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Cliff Richard launches campaign calling for anonymity for sexual offence suspects

Police raided Richard’s home in 2014 during an investigation into a sexual assault claim.

Cliff Richard speaking at the launch of the campaign in London.
Cliff Richard speaking at the launch of the campaign in London.
Image: Jonathan Brady/PA Wire/PA Images

POP STAR CLIFF Richard has joined a group of campaigners calling for a change in the law which would give anonymity to those who are accused of sexual offences until they are charged.

Richard’s support for Falsely Accused Individuals for Reform (FAIR) comes after a false allegation against him led to the BBC broadcasting a police raid on his home in August 2014. He was never arrested or charged. 

FAIR is now calling for a “re-balancing of the legal system” in the UK. 

Richard took legal action last year against the BBC over its coverage of the South Yorkshire Police raid on his home in Berkshire following a child sex assault allegation.

The UK High Court awarded him £210,000 (€235,000) damages to be paid by both the BBC and the South Yorkshire Police.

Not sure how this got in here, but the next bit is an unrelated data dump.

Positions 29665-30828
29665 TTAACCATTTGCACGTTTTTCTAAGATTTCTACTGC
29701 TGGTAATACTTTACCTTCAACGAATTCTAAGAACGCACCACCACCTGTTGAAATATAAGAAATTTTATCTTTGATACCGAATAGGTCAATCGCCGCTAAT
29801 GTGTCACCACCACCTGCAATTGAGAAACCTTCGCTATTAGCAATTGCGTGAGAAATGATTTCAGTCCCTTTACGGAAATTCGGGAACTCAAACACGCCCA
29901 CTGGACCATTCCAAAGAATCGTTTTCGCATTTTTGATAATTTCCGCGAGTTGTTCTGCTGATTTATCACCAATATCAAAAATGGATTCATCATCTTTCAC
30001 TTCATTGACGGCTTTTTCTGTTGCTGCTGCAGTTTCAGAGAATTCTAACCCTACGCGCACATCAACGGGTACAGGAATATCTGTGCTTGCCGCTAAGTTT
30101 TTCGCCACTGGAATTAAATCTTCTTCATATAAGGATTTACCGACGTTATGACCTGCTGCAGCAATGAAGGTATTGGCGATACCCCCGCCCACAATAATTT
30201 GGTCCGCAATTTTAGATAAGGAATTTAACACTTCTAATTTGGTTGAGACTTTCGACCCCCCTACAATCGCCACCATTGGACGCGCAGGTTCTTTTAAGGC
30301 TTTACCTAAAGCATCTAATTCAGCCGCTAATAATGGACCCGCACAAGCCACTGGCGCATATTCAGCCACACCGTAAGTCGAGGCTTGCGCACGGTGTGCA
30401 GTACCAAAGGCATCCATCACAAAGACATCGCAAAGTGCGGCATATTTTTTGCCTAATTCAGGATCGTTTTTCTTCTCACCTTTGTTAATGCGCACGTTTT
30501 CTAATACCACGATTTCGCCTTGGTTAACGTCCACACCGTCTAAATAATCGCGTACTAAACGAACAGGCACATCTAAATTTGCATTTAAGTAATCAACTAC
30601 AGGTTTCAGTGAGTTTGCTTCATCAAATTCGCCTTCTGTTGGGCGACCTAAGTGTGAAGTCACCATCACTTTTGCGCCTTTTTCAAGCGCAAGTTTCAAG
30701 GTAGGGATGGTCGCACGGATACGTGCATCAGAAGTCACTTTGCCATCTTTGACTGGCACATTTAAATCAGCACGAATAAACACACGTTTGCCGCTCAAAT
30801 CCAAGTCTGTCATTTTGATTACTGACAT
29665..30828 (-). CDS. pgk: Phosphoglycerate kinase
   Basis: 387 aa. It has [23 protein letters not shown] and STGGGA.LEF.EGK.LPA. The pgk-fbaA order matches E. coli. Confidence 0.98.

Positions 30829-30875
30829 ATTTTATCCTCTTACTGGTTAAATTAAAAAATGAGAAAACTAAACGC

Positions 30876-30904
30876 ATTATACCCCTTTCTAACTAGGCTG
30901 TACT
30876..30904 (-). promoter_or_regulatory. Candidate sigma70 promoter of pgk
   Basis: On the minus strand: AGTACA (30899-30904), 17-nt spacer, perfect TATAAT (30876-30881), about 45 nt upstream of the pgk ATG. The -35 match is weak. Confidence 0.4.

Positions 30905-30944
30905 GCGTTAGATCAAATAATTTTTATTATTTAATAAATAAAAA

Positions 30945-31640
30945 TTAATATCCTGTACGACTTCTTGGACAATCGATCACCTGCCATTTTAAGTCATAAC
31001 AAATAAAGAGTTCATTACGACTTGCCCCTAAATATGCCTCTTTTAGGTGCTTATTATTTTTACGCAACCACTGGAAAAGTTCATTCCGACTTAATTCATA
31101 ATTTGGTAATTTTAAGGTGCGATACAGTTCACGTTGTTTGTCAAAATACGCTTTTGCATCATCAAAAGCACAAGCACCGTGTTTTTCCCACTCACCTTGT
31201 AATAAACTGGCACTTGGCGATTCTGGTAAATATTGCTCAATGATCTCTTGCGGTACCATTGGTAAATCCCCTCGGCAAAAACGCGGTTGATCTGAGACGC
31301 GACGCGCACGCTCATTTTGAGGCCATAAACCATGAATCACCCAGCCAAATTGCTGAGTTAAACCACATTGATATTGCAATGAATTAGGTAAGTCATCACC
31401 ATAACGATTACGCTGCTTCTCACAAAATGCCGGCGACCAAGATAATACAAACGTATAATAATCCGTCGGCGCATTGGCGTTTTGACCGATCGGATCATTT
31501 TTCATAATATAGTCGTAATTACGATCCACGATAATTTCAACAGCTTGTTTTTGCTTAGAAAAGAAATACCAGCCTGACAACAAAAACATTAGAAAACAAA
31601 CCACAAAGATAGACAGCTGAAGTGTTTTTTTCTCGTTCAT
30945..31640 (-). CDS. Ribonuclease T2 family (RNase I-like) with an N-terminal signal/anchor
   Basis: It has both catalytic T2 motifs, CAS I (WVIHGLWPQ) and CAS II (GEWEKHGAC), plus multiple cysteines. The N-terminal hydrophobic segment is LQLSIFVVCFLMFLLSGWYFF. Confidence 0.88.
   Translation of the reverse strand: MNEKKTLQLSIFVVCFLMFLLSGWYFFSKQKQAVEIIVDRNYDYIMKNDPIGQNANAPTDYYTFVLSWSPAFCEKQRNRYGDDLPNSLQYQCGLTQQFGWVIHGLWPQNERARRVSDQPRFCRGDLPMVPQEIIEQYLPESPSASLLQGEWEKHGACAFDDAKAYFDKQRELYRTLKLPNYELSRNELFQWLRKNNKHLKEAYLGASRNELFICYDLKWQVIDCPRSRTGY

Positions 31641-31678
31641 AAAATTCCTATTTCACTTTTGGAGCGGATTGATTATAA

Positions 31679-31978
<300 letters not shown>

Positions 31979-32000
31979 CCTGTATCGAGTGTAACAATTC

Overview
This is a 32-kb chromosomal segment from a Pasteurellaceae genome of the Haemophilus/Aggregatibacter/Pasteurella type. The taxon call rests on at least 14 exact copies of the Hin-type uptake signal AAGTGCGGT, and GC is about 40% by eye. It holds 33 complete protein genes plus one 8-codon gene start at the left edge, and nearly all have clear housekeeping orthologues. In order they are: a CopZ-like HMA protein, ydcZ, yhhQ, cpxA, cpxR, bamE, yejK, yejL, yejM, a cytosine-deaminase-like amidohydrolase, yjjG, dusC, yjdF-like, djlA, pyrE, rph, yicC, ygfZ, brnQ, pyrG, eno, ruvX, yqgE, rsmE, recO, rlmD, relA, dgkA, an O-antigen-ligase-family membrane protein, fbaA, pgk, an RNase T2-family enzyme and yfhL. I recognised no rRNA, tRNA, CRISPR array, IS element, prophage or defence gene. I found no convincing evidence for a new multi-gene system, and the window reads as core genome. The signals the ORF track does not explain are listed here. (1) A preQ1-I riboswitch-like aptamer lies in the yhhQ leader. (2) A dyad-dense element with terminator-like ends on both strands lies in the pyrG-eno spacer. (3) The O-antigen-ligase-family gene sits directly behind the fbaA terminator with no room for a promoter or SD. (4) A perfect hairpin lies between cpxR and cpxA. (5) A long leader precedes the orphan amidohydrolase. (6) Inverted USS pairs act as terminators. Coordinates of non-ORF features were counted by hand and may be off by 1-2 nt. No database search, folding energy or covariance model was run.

Richard said being falsely accused and having it exposed in the media was “the worst thing that has happened to me in my entire life”.

“Even though untrue, the stigma is almost impossible to eradicate. Hence the importance of FAIR’s campaign to change the law to provide for anonymity before charge in sexual allegations and hence my continued work with FAIR in the future. 

“Had this proposed change in the law been enacted when the police decided to raid my apartment following the allegations of a fantasist, the BBC would not have been able to film this event, name me, (even though the South Yorkshire Police had decided not to) and so plunge my life and those close to me into fear and misery,” Richard said.

The petition has amassed over 6,000 signatures since going live. 

If it reaches 10,000 signatures, it will get a government response. At 100,000 signatures it will be considered for debate in Parliament. 

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Adam Daly

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